Transforming Pain into Purpose: A Father’s Mental Health Journey

Fathers embody a profound commitment, and with that also comes a whole human being. In the forthcoming narrative, I aim to share my evolving journey through the realms of mental health and fatherhood. Ultimately, this transcends the personal and dives into a collective process of molding individual and familial landscapes. A quintessence of fathers and men — arguably, is our ability to stand for others. The cornerstone of resilience relies on how we make meaning out of pain and not forget ourselves in the monotony of comfort. 

Program Officer, Juan Escobedo, with his daughter after finishing the Denver Colfax Marathon
Program Officer, Juan Escobedo, with his youngest daughter, Elena, after finishing the Denver Colfax Marathon.

My Journey 

I’ve been struggling with an internal dormancy for many years now, aimlessly finding solace in sweets, fast-food, beer, and the random obsession. As a family man, I believed that our duty was to only care for family. Sacrifices and going last were a normal part of being a father. Feelings and pains didn’t matter much, as long as everyone else was ok. All that needed to happen was to dig a deep enough hole to bury the pain, exhaustion, and dread to be solid with those around you. Staring at 260 pounds in the mirror though, painted a different concern. All I could envision was repeating my grandfathers’ lives: early death due to diabetes, alcoholism, cigars, and self-hatred. I was not right in my own skin and that estranged person in the mirror was not fully there either. I was too ashamed to talk through what I was really role-modeling for my daughters, so I stood in silence instead and for a very long time. Winter of 2023 was a hard-truth-to-swallow type of winter.      

Trauma has a way of creeping in when you’re not looking. When childhood experiences are riddled with pain, it drastically changes individuals, shaping people’s minds into believing in a fundamental understanding of the world: pain is near. The more continuous the suffering, the more entrenched the belief, and the more we do to mitigate real or perceived threats (avoid, freeze, or fight into it at all costs). The residual effects of a trigger can ignite looped memories or responses — each reaction driven by the need to meet the fundamentals of safety, belonging, and respect. As someone who met violence at a very early age, survival had to come first. It was through pain that I learned to numb to survive.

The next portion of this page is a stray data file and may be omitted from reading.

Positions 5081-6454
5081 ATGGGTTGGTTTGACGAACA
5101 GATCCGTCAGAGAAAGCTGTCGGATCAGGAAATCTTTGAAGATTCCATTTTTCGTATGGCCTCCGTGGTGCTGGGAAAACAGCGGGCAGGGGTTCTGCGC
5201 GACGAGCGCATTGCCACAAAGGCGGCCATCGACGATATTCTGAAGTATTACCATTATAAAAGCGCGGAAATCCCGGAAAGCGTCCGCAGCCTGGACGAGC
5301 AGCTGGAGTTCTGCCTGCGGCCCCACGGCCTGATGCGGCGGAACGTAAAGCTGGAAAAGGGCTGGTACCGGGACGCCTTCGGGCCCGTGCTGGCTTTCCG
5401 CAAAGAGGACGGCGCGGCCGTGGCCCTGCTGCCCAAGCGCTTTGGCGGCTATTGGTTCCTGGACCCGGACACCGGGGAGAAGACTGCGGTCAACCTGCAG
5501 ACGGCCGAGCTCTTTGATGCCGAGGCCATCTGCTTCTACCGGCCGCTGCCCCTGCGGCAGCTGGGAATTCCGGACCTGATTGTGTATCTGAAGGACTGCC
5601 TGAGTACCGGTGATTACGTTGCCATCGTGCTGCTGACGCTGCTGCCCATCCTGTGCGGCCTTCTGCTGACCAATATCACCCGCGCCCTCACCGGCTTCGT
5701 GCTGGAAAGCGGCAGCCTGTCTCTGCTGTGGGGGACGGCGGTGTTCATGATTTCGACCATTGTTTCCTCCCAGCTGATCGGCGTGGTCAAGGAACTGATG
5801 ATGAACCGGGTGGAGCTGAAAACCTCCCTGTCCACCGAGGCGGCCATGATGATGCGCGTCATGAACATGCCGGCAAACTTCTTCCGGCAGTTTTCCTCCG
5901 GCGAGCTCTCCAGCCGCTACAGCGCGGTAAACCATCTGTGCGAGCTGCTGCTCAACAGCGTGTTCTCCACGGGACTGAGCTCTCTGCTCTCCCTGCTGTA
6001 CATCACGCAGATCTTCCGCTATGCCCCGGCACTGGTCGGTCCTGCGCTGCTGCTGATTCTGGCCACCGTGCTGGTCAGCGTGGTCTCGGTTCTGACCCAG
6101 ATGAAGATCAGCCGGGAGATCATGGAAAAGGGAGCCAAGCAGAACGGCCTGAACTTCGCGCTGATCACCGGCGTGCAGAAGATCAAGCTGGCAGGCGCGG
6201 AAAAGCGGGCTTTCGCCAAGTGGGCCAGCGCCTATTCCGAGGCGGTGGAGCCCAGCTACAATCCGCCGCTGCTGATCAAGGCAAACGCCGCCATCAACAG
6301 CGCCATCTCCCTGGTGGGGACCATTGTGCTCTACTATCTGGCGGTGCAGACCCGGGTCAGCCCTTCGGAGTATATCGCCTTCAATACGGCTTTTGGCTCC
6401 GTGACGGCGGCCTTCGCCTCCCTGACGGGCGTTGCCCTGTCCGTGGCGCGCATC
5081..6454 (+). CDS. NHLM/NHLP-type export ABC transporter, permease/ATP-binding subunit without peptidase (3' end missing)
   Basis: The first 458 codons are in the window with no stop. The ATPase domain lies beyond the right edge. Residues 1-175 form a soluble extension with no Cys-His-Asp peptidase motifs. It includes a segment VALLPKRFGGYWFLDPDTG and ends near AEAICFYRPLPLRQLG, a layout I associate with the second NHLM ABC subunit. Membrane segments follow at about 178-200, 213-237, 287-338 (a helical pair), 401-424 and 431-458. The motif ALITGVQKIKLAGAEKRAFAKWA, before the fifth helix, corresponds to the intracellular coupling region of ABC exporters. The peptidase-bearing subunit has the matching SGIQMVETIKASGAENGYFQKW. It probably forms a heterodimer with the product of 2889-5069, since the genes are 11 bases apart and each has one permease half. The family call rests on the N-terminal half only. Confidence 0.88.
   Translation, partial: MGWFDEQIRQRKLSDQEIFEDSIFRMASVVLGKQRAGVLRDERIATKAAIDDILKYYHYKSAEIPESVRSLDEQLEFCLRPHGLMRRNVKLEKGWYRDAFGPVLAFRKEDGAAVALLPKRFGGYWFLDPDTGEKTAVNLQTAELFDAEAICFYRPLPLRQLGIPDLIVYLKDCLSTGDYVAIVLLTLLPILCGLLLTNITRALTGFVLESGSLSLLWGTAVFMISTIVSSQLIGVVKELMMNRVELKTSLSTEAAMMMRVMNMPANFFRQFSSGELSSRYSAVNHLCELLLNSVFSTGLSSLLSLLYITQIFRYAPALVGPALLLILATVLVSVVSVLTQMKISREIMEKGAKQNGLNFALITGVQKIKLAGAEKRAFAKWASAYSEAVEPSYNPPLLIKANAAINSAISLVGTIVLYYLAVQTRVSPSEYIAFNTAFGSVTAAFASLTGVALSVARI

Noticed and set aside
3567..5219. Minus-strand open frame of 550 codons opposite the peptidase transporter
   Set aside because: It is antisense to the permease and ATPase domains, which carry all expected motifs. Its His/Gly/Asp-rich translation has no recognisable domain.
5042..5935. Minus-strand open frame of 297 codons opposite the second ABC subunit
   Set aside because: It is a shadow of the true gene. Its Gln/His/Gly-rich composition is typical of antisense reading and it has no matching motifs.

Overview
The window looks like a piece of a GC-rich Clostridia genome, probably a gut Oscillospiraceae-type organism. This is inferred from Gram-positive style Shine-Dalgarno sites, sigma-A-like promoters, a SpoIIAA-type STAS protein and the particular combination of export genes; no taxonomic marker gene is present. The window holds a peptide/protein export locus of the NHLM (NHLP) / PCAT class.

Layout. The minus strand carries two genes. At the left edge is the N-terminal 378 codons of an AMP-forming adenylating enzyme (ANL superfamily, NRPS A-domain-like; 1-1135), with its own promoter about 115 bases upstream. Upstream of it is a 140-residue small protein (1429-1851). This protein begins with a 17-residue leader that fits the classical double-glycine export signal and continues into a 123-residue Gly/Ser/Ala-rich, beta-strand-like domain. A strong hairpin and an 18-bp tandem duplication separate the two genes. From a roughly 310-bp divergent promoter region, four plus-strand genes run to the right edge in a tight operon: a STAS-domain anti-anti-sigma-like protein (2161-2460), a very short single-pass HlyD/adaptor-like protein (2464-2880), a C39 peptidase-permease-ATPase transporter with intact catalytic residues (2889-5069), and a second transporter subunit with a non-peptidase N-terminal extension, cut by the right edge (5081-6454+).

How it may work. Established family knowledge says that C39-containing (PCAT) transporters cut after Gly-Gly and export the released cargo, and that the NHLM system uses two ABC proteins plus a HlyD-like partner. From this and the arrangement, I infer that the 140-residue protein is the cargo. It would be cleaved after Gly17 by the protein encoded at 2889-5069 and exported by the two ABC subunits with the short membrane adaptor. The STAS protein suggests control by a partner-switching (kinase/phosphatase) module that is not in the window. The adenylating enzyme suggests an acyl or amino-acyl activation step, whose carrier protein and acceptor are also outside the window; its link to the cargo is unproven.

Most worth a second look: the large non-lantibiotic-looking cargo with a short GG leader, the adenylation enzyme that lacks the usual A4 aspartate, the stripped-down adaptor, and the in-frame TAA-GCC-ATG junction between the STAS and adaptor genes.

When living comfortably, it is easy to savor easy, and pay with the loss of self, reeling a life of drift and empty automation — a different way of numbing. My late teens relished uncomfortableness, pushing the limits of body and mind. Regardless of the cost, I did not want to come home broken in spirit. I was ruthless in the boxing ring, football field, and the wrestling mat, as it was the only way I would feel a weird sense of mending the pieces with the respect I earned. It started with mental fights, fighting off internal dialogues of inadequacy. Fear, gossip, and voices “you don’t listen,” “what’s wrong with you?” or “you can’t do that!” constantly crept up. It boiled down to “you don’t belong” –messages looped into a type of toxically flammable tinder, where a spark of passion was all I needed for a burning beast to emerge. Stepping into a ring, I would allow myself permission to growl: “watch me,” silencing all the voices with each blow I gave or received. In every brawl, there has always been a part of me that pushed not just to prove wrong, but to also heal. Regardless of the scorecard, my mission was not just to perform, but to destroy a self that was no longer working to pave way for its next evolution. Back then, the passion was a switch that turned on. The same switch turned back on two decades later. I no longer accepted excuses complacency offered. My father’s voice is also constant. The hammered idea of fierce and discipline in all we do had comes in full fruition. To win this fight against the numb, I had to bring that back in full force.